5.2 million Resident Evil 6 sales are great, says Cacpom. Its original sales target was 7 million.
“The main [Resident Evil] user group is now in their late-30s to 40s,” says Capcom in a special report on the series’ 17 years of success, “and the average age is also going up as the series goes on with an increasing possibility that some percentage of the existing users will outgrow games altogether.” Change is needed, which is why Capcom’s reaching out to people it wouldn’t otherwise consider part of its traditional gaming market.
Placement in fashion magazines, opening theme restaurants and the much-loved Universal Halloween Horror Nights are three strategies Capcom pursues to keep the Resident Evil name alive. Get people who’ve never touched a controller, and perhaps never will, and you’ve rejuvenated the fan base, goes Capcom’s logic.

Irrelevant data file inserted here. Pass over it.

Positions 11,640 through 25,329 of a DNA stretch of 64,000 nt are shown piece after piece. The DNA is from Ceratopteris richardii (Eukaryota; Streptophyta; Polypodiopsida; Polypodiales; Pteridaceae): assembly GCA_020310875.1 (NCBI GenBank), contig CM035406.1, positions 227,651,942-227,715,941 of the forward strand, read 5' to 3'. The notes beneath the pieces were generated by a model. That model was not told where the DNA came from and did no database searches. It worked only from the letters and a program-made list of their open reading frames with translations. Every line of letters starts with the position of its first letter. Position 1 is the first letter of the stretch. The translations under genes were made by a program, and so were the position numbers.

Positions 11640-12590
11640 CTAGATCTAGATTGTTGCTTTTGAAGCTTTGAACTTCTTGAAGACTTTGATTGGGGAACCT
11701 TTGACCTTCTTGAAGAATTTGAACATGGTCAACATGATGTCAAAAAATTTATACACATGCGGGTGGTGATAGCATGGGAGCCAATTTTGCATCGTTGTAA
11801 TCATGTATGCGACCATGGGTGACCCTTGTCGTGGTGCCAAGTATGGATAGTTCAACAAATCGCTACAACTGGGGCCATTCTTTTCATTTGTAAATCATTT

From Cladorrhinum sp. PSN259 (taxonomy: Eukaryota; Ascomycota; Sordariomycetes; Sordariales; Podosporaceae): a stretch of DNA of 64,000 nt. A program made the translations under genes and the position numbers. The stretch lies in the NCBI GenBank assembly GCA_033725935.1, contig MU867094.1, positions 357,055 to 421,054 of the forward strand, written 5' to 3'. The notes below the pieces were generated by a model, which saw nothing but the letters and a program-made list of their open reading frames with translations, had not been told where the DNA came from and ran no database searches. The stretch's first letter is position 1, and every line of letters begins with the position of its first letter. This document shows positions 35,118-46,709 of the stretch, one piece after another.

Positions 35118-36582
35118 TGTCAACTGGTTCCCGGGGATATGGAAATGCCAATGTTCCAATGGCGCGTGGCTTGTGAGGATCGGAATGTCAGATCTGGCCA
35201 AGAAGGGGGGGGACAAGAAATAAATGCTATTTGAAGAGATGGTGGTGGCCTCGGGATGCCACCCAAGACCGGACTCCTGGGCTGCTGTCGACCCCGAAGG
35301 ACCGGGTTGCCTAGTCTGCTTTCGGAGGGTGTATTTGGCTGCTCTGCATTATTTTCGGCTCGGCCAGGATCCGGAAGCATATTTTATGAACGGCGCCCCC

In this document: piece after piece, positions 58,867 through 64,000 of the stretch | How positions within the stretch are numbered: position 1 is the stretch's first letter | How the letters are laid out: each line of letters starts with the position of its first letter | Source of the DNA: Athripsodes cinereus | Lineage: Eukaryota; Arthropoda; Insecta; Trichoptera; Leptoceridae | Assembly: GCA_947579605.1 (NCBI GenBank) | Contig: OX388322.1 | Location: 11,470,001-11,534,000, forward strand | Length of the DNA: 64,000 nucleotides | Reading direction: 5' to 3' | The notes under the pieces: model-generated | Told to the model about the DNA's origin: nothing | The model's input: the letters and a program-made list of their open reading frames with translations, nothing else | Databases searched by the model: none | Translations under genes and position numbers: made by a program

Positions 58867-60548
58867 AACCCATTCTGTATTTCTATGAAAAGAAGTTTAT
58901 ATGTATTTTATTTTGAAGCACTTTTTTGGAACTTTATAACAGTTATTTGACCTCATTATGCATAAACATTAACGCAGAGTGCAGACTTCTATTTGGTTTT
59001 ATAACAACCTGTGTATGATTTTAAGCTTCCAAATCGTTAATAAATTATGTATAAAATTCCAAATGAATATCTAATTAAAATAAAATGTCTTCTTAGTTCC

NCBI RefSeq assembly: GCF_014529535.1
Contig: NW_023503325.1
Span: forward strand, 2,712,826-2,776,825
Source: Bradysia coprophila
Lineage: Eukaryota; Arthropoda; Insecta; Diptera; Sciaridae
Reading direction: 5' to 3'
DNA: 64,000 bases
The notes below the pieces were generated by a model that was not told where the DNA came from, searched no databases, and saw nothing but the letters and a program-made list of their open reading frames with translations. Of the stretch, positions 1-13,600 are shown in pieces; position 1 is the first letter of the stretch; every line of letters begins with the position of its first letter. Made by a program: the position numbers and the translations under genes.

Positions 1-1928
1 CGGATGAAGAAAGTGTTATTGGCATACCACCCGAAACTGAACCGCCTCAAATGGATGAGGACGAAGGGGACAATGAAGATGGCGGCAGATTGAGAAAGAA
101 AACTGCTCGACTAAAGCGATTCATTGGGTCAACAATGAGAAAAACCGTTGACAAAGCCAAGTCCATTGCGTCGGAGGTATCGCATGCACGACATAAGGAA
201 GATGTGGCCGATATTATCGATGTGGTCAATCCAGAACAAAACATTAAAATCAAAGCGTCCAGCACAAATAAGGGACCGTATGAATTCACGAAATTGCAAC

“These collaborative events are opportunities to be enjoyed by non-gamers as well,” Capcom says, “so it is important to plan them so that anyone can enjoy them and not aim them at a section of our core gamers.”
It’s all part of a global reach strategy. Capcom can’t rely on consoles alone to spread its message, but even places that don’t have a significant gaming market segment have movie screens, and with each movie released comes new Resident Evil fans. In fact, claims Capcom, the brand has such strong recognition that all it has to do is put Resident Evil in the title and Hollywood comes running.
But gamers don’t come running. In the same article, Capcom boasts of 5.2 million global unit sales for Resident Evil 6, claiming it “succeeded in making its mark as a global title again.” That ignores the game’s original 7 million sales target, revised down to 6 million, a target that Capcom now admits it did not hit. That fiasco saw Capcom’s net income plunge.
Here’s hoping Resident Evil 7 – or whatever it ends up being – doesn’t have the same kind of “success.” Capcom has said that gamers’ response to Resident Evil 6 will be factored into its future releases; we shall see. “In the future, [Resident Evil] will discover new possibilities and progress as a title that can compete globally without disappointing any expectations,” says Capcom. But a title as movie, as pop culture icon, or as game?